2015: Boeing 737 MAX fuselage unveiling
That’s how long Wichitans have been building nearly three-quarters of the veritable Boeing 737 airliner.
And Spirit AeroSystems hopes it will still be building them in another 50 years, a point underscored Thursday at a ceremony marking completion of the first 737 Max fuselage, the next iteration of the single-aisle commercial jet that first entered commercial service in 1968.
“This incredible aircraft, frankly, sets the standard for commercial aviation,” Spirit chief executive Larry Lawson said at the event.
“… The truth is, it has benefited our community and our employees dramatically,” Lawson said. “I mean, we have multiple generations of families who have actually worked on the 737, and we’re incredibly appreciative of that.”
The Thursday morning event was attended by thousands of Spirit employees, local officials and Gov. Sam Brownback. At the event, the company had on display the first 737 Max fuselage, which is bound for Renton, Wash., where it will serve as part of the first 737 Max test aircraft.
It eventually will be delivered to Southwest Airlines, launch customer for the Max program, said Keith Leverkuhn, Boeing vice president and general manager of the 737 Max program.
Boeing has orders for more than 2,800 of the planes to 58 customers worldwide. Max, Leverkuhn said, is an abbreviation of maximum: maximum efficiency, reliability and passenger appeal.
Assembly of the first Max is expected to be completed by the end of the year. Flight testing is expected in 2016, with first deliveries in the third quarter of 2017.
The Max is the newest generation of the 737, which started with the Classic and was followed by the Next Generation.
The key improvement with the Max, Leverkuhn said in an interview after the event, is greatly improved fuel efficiency — 14 percent better than the Next Generation 737s in production today — achieved primarily through blended winglets and new CFM International LEAP-1B engines.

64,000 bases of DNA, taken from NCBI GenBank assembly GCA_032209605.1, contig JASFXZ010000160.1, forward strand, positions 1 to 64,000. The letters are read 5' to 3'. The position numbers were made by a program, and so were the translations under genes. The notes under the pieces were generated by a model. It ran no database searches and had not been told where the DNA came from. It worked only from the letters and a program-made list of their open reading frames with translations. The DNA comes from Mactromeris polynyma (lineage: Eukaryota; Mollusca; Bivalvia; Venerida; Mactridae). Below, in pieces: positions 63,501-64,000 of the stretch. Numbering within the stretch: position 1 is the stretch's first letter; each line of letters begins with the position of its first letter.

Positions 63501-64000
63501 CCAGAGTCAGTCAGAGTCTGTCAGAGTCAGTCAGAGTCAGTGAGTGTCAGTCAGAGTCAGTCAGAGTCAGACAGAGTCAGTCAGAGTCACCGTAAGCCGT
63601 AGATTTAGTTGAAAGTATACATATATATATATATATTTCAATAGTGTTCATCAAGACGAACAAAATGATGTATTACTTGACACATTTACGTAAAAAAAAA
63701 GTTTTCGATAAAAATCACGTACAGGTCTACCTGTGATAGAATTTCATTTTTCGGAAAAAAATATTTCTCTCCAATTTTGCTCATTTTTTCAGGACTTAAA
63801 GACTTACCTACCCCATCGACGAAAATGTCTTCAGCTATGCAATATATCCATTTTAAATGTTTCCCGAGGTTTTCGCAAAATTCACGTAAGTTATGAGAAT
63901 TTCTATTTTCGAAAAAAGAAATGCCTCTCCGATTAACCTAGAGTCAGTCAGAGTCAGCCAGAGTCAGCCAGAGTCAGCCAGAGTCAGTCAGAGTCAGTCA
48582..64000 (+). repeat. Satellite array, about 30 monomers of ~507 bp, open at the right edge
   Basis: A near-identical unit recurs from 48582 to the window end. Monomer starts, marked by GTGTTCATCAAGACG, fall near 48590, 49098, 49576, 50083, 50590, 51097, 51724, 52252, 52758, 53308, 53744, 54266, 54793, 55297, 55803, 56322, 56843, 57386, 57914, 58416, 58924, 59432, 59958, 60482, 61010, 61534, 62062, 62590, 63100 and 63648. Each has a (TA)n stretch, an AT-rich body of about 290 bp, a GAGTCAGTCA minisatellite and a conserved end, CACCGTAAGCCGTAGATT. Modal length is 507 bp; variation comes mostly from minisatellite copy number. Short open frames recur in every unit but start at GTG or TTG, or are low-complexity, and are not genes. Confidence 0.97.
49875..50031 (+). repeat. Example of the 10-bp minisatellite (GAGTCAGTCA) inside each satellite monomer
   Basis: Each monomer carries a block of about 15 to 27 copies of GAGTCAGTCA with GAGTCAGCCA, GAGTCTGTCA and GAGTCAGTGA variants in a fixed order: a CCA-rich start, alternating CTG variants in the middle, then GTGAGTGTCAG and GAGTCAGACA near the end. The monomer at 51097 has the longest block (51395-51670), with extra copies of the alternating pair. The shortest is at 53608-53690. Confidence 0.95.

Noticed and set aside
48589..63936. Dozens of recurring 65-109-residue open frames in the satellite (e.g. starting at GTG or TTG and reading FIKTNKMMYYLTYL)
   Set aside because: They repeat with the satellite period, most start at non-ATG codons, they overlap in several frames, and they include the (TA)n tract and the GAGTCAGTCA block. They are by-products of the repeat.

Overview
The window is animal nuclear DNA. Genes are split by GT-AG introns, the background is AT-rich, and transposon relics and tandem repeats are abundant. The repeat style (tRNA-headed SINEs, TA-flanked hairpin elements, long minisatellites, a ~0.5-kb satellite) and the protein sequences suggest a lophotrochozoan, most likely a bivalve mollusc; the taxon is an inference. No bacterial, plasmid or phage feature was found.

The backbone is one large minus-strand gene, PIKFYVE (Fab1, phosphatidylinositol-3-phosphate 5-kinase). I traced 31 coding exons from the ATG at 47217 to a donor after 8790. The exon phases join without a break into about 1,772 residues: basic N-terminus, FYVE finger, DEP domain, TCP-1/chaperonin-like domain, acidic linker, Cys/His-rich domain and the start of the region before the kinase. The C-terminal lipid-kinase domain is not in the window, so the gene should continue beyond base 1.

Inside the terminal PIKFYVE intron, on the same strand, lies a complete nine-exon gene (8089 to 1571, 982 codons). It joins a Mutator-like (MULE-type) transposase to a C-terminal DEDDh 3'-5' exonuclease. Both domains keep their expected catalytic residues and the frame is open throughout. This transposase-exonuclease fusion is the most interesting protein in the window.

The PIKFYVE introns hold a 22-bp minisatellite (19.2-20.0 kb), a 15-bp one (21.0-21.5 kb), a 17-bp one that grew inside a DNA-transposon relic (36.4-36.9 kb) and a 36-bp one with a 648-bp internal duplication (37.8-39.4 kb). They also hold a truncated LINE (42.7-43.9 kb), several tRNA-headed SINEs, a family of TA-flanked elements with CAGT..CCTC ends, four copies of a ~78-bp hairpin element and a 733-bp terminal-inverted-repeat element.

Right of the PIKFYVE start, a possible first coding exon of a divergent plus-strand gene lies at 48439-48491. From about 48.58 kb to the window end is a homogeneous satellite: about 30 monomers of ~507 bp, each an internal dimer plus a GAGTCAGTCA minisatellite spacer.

“That’s what this is really all about it,” Leverkuhn said.
Boeing also says the Max will have improved reliability and improved passenger appeal, largely through its Boeing Sky Interior.
In his speech, Spirit’s Lawson stressed the longevity of the 737 and its impact in Wichita.
“This is the 50th year that Spirit has been a participant in the 737 program, and that’s a really tough thing to fathom: 50 years,” he said. “For a product to have that kind of longevity is not just a testimony to the original idea and the concept, but the ability of our leadership to have the vision to adapt the product to the marketplace and be able to keep the product viable over a long period of time.”
“And, of course, our view is that 50 years is the beginning,” he said. “We expect to … be building 737s long into the future, especially in the configuration that’s now the Max, the thing that we’re here celebrating today.”
To be clear, Spirit technically has not been building 737 fuselages — and other parts such as the wing leading edge, nacelles, pylons and thrust reversers — for 50 years. The company is just this year marking its 10th anniversary.
Spirit was formed following the sale of Boeing’s commercial airplane operations in Wichita and Oklahoma to Onex Corp. in 2005.
A Boeing spokeswoman confirmed Thursday that the first 737 fuselages were built in Wichita. She added that the first 737 entered service for German carrier Lufthansa in February 1968.
Spirit and its Boeing predecessor have delivered 3,132 Boeing 737 Classics and, to date, 5,601 737 Next Generations.
For competitive reasons, Spirit officials would not disclose how many of its employees in Wichita work on the 737.
But to underscore the importance of the airplane to its work in Wichita, in the first half of 2015, Spirit delivered 262 737 shipsets — one shipset comprises the fuselage and other parts Spirit builds for one 737 — compared with 66 shipsets for the Boeing 787, its second-biggest program in Wichita.
And Spirit’s work on the 737 will intensify in the coming months.
Spirit expects to increase its monthly rate of 737 production from 42 to 47 a month this year and to 52 a month by 2018. That increased 737 production will include the Next Generation versions as well as the Max, which is being integrated into the Next Generation line, said Cindy Hoover, Spirit’s vice president of 737 Max.
“We encourage our friends at Boeing to sell as many of these as they can, and I think they’ve got a good backlog built up,” Brownback said in his remarks at Thursday’s event. “We want more.”